Studies of residential carpenters found the overall risk of nail gun injury is twice as high when using contact firing trigger nail guns compared to using sequential trigger nail guns. About 1 in 10 nail gun injuries happen to co-workers. This is from either airborne (projectile) nails or bumping into a co-worker while carrying a contact trigger nail gun with the trigger squeezed.
A voluntary ANSI standard calls for all large pneumatic framing nailers manufactured after 2003 to be shipped with a sequential trigger. However, these may not always be full sequential triggers. Contractors may need to contact manufacturers or suppliers to purchase a full sequential trigger kit.
A carpenter apprentice on his first day ever using a nail gun injured his right leg. He was working on a step ladder and was in the process of lowering the nail gun to his side when the gun struck his leg and fired a nail into it. He had no training prior to using the nail gun. New worker training is important and should include hands-on skills.
This module takes a closer look at ways to protect yourself against nail gun injuries, such as the one in the accident above.
Both new and experienced workers can benefit from safety training to learn about the causes of nail gun injuries and specific steps to reduce them. Be sure the training is provided in an understandable way. Here is a list of topics for training:
Contractors should develop their own nail gun work rules and procedures to address risk factors and make the work as safe as possible. Examples of topics for contractor work procedures include, but are not limited to, the following:
Always disconnect the compressed air when:
Recognize the dangers of awkward position work and provide extra time and precautions:
Recognize the dangers of nail gun work at height and provide extra time and precautions:
When you are using nail guns, NEVER bypass or disable the safety features. Employers must strictly prohibit this practice. Tampering includes removing the spring from the safety-contact tip and/or tying down, taping or securing the trigger so it does not need to be pressed. Tampering increases the chance the nail gun will fire unintentionally both for the current user and anyone else who may use it.
Workers should keep their fingers off the trigger when holding or carrying a nail gun. If this is not natural, workers should use a full sequential nail gun or even set down the nailer until they need to use it again.
OSHA typically requires safety shoes, which help protect workers’ toes from nail gun injuries, on residential construction sites. Employers should also provide, at no cost to employees, the following protective equipment for workers using nail guns:
Gloves are not recommended for use as PPE because it's more difficult to use the nail gun and fingers may get caught or injured.
Studies show many nail gun injuries go unreported. Employers should ensure their policies and practices only encourage their employees to report nail gun injuries. Employees should never reprimanded for reporting injuries. Reporting helps ensure employees get needed medical attention. It also helps contractors to identify unrecognized job site risks that could lead to more serious injuries, if not addressed.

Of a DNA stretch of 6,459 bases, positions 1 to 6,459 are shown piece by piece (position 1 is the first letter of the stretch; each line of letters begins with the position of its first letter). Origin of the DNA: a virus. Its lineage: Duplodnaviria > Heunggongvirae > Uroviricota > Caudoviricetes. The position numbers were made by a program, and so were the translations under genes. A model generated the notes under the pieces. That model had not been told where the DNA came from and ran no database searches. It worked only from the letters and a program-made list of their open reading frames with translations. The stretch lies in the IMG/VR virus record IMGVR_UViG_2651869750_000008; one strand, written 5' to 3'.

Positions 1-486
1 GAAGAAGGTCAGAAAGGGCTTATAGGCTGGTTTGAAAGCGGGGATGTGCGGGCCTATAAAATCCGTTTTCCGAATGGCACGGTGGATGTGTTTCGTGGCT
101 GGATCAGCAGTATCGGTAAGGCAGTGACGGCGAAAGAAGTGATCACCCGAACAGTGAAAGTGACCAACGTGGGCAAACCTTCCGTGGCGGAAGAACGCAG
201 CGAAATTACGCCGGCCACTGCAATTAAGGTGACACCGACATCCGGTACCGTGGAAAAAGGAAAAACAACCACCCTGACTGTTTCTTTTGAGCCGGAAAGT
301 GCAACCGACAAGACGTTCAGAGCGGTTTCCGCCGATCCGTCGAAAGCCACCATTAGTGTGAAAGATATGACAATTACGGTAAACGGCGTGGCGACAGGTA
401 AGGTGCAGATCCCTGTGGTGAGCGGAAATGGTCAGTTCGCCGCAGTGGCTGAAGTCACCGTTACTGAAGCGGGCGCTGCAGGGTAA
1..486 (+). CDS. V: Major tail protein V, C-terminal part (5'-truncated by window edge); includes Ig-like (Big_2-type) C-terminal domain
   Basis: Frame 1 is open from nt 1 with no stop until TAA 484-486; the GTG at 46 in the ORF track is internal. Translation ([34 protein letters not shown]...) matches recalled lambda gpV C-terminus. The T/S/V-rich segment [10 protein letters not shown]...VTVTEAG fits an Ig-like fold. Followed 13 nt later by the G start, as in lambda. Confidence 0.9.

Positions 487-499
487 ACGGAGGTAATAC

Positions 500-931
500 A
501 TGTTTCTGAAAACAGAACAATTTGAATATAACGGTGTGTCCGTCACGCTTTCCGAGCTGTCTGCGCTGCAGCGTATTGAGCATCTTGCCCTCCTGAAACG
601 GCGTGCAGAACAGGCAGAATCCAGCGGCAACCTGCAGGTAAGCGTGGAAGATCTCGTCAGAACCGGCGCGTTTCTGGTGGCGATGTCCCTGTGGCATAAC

Employers and workers should get medical attention immediately after nail gun injuries, even if they appear to be minor. OSHA suggests 1 out of 4 nail gun hand injuries can involve some type of structural damage, such as a bone fracture. Materials such as nail strip glue or plastic or even clothing can get embedded in the injury and lead to infection. Barbs on the nail can cause secondary injury if the nail is removed incorrectly. These complications can be avoided by having workers seek immediate medical care.
Not all nail gun injuries are immediately visible. Failure to seek medical care can result in complications and more serious injuries. Below are a few real-world stories that illustrate what can happen while working with nail guns. Telling stories like this is an excellent way to instruct employees on the dangers of nail gun use.
A construction worker accidentally drove a 16 penny framing nail into his thigh. It didn't bleed much and he didn't seek medical care. He removed the nail himself. Three days later he felt a snap in his leg and severe pain. In the emergency room, doctors removed a sheared off nail and found his thigh bone had fractured.
Two framers were working together to lay down and nail a subfloor. One framer was waiting and holding the nail gun with his finger on the contact trigger. The other framer was walking backwards toward him and dragging a sheet of plywood. The framer handling the plywood backed into the tip of the nail gun and was shot in the back. The nail nicked his kidney, but fortunately he recovered. As a result of this incident, the contractor switched to using only sequential triggers on framing nail guns. Co-workers can get injured if they bump into your contact trigger nail gun. You can prevent this by using a full sequential trigger.
After his crews experienced many double fires and a related serious nail gun injury, a New Jersey contractor switched to using only sequential triggers. He believes he has eliminated the risk of double fire injuries and he estimates that the change has had only a slight impact on productivity—a few extra hours per house.
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